By its very nature, job searching can be stressful. It’s natural to have some job search anxiety.
You need a job, but don’t have one. You apply for jobs, but sometimes don’t hear back from employers. The situation can leave you feeling icky and unsettled. So it’s natural that when you’re under this type of duress that anxiety can start kicking in. Thing is, you don’t have to give in to the pressure and instead can learn how to channel it elsewhere.
If your hands are feeling a little clammy and you’re feeling overwhelmed, learn how to reduce job search anxiety.
Here’s how to reduce job search anxiety in six steps:
Step 1. Maintain your perspective.
When you’re in the throes of a job search, it can feel like an eternity. And once frustration and anxiety rear their ugly heads, well, it’s easy to start feeling the stress.
But it’s important to keep in mind that your job search won’t last forever—even if it feels like it will. Eventually, you will find a job that puts some pep in your step and that makes you happy.
So just try to hang in there and make the most of your job searching time by finding some ways to make it interesting or fun.
Step 2. Take a break.
You’re taking your job search very seriously. That’s why you spend most of your “workday” looking for, you know, work.
Thing is, it’s easy to burn out if you spend too much time job hunting. Remember to take breaks throughout the day (it’s best to get up from your desk and score some physical exercise when you can), and set aside at least one day on the weekend (if not both) where you’re not scanning job listings or working on creating the ultimate job application.
Depending on how long you’ve been job hunting, you might start to feel anxiety simply because you’ve been doing it too long. Set a timer if need be to remind yourself to take a break and take care of yourself.
Step 3. Set goals and deadlines.
A job search can feel infinite when there’s no clear finish line. To give yourself something to work toward, why not try setting smaller, more manageable goals along the way? After all, setting the goal of “Find a flexible job” can overwhelm anybody.
But if you set this week’s goal to redesign your resume, and the next to update your cover letter, and the following one to work on your LinkedIn profile, suddenly the all-encompassing stress of finding a job seems much more doable.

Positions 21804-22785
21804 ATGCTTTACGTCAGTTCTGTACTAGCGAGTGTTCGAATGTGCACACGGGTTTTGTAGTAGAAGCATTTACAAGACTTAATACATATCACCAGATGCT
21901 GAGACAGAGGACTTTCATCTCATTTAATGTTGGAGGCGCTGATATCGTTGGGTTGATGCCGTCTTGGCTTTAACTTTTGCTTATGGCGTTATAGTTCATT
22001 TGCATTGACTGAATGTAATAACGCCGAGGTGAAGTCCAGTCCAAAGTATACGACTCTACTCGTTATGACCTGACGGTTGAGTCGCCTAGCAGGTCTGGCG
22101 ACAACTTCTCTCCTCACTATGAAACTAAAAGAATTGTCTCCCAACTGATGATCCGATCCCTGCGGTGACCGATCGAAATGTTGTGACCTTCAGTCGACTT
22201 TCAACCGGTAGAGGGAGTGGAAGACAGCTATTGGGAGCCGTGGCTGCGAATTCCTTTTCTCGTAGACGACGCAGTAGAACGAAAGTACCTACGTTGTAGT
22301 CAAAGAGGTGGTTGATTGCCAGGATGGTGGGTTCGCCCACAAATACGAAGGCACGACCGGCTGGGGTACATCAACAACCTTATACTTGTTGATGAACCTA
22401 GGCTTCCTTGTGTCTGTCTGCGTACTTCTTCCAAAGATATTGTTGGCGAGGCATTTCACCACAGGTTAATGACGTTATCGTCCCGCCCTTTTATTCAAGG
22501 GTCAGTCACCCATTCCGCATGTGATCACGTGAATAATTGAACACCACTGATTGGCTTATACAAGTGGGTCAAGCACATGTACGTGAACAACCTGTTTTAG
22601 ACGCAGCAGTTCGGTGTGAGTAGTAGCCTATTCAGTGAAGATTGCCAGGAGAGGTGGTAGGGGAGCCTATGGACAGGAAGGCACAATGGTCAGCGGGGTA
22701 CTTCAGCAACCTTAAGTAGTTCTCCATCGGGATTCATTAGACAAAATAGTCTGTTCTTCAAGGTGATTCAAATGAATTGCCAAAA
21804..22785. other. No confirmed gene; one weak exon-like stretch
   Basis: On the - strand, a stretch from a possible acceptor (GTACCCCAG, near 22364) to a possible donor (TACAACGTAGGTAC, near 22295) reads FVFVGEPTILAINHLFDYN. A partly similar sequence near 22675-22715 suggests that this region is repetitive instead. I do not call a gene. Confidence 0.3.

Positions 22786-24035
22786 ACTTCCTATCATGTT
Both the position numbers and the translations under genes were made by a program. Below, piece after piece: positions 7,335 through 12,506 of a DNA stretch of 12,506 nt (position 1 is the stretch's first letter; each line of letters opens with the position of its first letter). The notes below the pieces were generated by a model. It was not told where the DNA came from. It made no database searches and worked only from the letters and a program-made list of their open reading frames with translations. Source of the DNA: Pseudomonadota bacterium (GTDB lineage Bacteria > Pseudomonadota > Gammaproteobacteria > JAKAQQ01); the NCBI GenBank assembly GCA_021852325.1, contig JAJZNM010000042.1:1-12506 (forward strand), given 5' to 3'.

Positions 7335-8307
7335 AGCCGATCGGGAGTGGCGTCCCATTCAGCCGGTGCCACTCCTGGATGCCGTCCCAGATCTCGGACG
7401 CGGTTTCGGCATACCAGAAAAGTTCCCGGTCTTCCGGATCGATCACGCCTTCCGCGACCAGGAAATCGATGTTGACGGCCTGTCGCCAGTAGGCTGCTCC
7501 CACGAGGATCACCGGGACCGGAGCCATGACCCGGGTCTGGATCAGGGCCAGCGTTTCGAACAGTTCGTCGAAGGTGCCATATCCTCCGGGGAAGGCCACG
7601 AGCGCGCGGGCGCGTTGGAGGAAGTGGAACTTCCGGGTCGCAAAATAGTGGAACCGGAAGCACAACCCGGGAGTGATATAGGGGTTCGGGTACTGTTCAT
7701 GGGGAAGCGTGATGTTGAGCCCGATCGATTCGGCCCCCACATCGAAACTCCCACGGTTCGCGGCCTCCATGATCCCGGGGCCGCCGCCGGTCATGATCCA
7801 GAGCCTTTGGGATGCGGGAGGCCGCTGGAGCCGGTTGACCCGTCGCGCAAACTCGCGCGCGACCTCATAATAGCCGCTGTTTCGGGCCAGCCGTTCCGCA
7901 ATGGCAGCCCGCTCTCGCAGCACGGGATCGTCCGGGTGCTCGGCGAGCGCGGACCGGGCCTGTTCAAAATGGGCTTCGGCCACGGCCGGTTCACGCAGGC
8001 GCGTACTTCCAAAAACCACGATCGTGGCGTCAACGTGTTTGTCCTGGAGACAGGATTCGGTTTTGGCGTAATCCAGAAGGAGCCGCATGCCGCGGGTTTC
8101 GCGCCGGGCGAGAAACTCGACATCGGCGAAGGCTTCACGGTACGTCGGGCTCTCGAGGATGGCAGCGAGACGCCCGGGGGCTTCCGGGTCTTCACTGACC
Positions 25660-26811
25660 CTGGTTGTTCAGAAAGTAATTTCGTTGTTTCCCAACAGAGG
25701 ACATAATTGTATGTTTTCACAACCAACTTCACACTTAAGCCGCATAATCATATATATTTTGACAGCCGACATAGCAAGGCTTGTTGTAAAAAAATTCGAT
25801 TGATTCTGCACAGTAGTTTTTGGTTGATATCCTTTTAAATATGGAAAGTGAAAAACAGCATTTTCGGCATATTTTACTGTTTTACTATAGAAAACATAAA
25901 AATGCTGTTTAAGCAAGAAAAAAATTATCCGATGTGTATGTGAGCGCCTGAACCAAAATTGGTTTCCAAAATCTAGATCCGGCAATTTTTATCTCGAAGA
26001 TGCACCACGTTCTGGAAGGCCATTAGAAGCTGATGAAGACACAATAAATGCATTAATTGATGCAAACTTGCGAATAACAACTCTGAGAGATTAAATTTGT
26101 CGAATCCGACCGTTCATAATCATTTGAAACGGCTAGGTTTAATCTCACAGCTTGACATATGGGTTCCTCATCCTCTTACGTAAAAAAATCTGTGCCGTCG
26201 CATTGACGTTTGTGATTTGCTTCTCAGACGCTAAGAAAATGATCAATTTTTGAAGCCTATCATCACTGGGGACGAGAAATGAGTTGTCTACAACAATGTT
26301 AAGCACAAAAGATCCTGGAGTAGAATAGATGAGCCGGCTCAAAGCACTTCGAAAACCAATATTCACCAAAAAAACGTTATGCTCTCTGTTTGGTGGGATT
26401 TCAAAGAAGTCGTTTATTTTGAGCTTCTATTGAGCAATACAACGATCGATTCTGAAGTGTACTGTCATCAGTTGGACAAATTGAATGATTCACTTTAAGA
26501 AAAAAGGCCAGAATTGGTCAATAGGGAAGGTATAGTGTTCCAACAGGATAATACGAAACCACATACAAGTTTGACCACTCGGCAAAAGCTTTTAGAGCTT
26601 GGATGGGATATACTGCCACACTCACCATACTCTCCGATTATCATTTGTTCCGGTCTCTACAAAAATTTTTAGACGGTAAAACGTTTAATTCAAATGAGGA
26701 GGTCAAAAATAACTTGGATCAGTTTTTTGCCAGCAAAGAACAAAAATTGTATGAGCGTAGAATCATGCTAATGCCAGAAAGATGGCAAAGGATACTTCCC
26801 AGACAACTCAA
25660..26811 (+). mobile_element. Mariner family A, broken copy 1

Step 4. Savor the success.
Job search anxiety can set in when you only look ahead—and not backward. From time to time, stop to reflect on how far you’ve already come in your job search.
It might be that you’ve had a few successful Skype interviews under your belt, or perhaps you’ve learned how to answer those troublesome interview questions that are designed to trip up any job seeker.
So don’t forget stop and smell the roses once in a while and reward yourself for all the hard work you’ve already put in. It can give you some much-needed confidence that can help carry you through the rest of your job search—sans anxiety.
Step 5. Decide what has to be done—and what doesn’t.
In an effort to expedite your job search, you’ve tasked yourself with every imaginable to-do. But here’s something to consider: You might not have to do it all. Sure, there are many things that have to get done when you’re job searching, but trying to do them all (and all at the same time) is an exercise in futility.
A better option would be to determine how often something (say, updating your social media channels with breaking news industry info or constantly re-designing your cover letter) truly needs to be done. You might discover that you’re actually overdoing it when it comes to your job search, and that you can take it a little easier on yourself.
Step 6. Know when it’s serious.
Sweating. Shaking. Chest pain. Intense fear. If you’ve ever suffered an anxiety attack, you know that it’s no joke. So if you’re feeling that your anxiety is getting out of control, it might be time to talk to someone about it.
Sure, you can practice coping mechanisms like deep breathing, switching up your scenery, talking to a friend or family member, or even learning ways to be more mindful. But if you’ve tried everything and your anxiety persists, it could be a good idea to speak to a professional about it. It might be that your job search is making your pre-existing anxiety worse.
There’s no denying that a job search can be stressful. But don’t let it get to the stage where you’re feeling anxious every time you sit down to search. Try following some of the tips above to make it manageable and you might even be able to (gasp) enjoy your job search.
Courtesy: Jennifer Parris, FlexJobs Career Writer